The naga shook her head, and her gleaming coils rippled with movement as she rearranged them. She extracted a file from the top of a bookcase, opening it. Val drank more tea, politely.
"There was a fire in a pub in Peckham two weeks ago. Three people died in the blaze." Madhari skimmed the page, and directed a pale stare at her visitor. Her brows curved lightly upwards in quizzical arcs.
Val shrugged and shook his head. "I heard it go up," he said, "But nothing to do with me."
"Mmm." She turned a page. "Car bomb in Edgware the same week. No organisation claimed responsibility. It took out a gas main. Must have been quite a fire."
"Guess so. I've never been to Edgware."
"Incendiary device in the lift at Covent Garden tube station", the woman continued to read. "That one was in the news last week."
She pinned him with an incurious stare.
This time, Val looked away. "I lost it there," he admitted. "That was pretty bad."
"Fine blaze, no doubt."
"Any more fires?"
The student shook his head, and reached again for his mug. "I know there have been a lot in the city recently but I promise you, that's the only one that was me. I figure there must be a lot of celestials fighting, I heard the disturbance too and I can feel the flames from the far side of town. But --"
"Are they on your trail?"
He glanced at the naga, and then into the tiny heart of a candle flame. "Hope not," he said eventually. "I don't want that sort of trouble."
"That sort of trouble killed your ancestors," she answered tartly. "And it will kill the both of us also if you let it."
"Yeah, I know," said the firedrake.
"So." Again, the coils rearranged at lightning speed and the Naga's head now hovered on the same level as his own, eyes narrowing. "Why are you here now? If you wished help, it were easier to ask without the added danger of leading hunters to my door."
"I ... have a bit of a problem, and I thought maybe, you being a woman and all. I mean, I didn't know who to talk to and -"
"- and there's this girl."
"Ah." Madhari's eyes danced beneath lidded eyes.
"- and she's pregnant."
For three heartbeats, there was silence. Three dragon's heartbeats, which are far more distantly spaced than those of fast-living mammals.
"If you kill her, that would solve your problem."
"I don't want to do that."
"It is what they will do if they find her," the snake-woman said coolly. "You have lived perhaps too long amongst the humans, from the look on your face. If you come to me for advice, expect it to be cold-blooded."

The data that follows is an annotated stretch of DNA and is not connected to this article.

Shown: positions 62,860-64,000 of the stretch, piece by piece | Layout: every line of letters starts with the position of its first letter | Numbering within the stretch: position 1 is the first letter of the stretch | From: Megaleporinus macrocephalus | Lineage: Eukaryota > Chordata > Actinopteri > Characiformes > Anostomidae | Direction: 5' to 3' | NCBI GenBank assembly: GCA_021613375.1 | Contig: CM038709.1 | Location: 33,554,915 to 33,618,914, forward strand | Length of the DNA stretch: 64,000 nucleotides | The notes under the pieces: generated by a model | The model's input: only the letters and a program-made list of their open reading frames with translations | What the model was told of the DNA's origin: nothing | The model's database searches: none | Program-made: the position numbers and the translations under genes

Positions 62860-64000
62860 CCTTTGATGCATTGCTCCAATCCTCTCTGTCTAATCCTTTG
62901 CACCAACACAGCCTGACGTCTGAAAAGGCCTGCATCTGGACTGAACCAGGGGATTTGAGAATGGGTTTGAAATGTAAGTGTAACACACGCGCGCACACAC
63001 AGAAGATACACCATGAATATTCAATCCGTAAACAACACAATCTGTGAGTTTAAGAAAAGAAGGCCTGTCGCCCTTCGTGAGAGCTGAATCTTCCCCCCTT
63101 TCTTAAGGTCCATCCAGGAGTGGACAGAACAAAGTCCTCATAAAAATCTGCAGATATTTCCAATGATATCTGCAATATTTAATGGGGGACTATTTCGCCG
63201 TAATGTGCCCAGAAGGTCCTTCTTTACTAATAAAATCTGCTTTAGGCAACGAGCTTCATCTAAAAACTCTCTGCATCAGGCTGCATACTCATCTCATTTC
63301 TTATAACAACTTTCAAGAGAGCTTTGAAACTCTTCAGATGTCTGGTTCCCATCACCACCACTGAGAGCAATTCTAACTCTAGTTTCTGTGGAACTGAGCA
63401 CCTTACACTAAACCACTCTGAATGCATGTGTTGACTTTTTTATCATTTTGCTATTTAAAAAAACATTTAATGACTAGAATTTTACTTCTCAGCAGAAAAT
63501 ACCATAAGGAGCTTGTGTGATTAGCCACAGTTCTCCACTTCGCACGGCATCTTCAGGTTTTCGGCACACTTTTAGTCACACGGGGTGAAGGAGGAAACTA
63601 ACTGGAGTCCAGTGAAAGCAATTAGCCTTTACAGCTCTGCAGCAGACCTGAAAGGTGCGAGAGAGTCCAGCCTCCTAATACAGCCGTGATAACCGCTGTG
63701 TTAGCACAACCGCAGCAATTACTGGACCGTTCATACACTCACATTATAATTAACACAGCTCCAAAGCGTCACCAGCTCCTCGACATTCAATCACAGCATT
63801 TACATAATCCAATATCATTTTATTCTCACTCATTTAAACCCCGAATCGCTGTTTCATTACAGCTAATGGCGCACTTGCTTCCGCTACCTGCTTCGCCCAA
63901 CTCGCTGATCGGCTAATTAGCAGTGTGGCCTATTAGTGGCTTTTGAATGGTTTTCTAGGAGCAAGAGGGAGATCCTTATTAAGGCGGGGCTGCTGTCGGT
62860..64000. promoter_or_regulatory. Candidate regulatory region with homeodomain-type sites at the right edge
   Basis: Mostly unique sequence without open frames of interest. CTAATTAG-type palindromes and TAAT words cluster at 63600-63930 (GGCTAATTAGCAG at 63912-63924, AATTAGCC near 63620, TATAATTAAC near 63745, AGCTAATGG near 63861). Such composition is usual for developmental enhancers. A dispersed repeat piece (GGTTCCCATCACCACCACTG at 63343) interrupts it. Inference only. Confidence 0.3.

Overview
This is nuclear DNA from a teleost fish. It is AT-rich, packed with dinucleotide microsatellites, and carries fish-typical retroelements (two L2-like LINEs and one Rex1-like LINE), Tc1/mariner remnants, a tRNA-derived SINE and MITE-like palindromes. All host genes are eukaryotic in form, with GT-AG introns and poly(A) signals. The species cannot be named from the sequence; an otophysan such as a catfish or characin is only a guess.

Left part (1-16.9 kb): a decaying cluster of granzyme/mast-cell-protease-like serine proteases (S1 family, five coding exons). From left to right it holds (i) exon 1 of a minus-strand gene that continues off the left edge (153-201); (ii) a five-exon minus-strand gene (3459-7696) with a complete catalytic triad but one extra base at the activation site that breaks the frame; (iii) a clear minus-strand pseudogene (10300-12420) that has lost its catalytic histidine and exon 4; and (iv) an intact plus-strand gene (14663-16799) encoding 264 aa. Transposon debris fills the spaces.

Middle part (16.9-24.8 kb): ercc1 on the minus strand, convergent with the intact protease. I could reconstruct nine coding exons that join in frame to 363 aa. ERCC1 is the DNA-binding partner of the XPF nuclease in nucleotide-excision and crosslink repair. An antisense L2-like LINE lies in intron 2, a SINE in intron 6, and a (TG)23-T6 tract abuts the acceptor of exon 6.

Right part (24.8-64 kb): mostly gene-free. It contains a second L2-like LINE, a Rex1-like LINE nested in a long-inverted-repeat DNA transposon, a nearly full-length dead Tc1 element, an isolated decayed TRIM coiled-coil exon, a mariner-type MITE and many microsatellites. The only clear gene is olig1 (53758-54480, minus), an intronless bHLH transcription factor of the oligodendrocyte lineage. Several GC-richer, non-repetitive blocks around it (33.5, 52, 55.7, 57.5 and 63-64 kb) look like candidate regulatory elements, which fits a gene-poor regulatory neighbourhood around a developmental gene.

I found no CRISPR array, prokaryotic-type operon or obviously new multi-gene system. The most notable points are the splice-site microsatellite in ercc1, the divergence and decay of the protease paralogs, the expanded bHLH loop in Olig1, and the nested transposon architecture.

"I know." He looked up at her. "I do appreciate it, Madhari. But I can't do that."
Despite the propaganda, not every dragon perished during the purity crusade.
The great drakes, who arrogantly called themselves the lords of the world, fought terrifying battles against Uriel's finest. Great swathes of the marches are still wastelands from the fighting, strewn with the bones and feathers of angels who bravely died many centuries ago. Younger angels may dream of slaying dragons in the name of God, but those who were there remember the flames and the casualties, and the many difficulties of waging a war in the far marches against creatures who ruled the domains there.
Some dragons such as the cunning chinese water dragon, or dragon-kin like the cowardly cockatrice or the relentlessly logical naga, fled before the wars ran to their inevitable conclusion. But they did not flee alone. The eggs of the great dragons were given into their keeping; a trust which has in the main not been betrayed, although none of those creatures are perfect foster-parents.
And only recently have those eggs begun to hatch.
There are now a small handful of young dragons once more, roaming the Earth and the Marches. Watched over by the ancient and secretive council of dragon-kin, they grow and learn on Earth -- a much safer place to hide young dragons against whom heaven once swore blood-vendetta than in the Marches.
Like Valentin, the firedrake, they have no elders to teach them the ways of the past, or how to best use their powers. So destruction tends to follow them quite closely. Some have been seduced into Hell's maw with the promise of power and protection. Beleth and Baal have privately come to blows already over who can best use the new recruits, and how best to produce an army of the creatures.
As yet, Heaven doesn't know. But however innocent or harmless these young dragons may seem now, who can say whether they could potentially become as deadly and as malicious as their terrible forbears.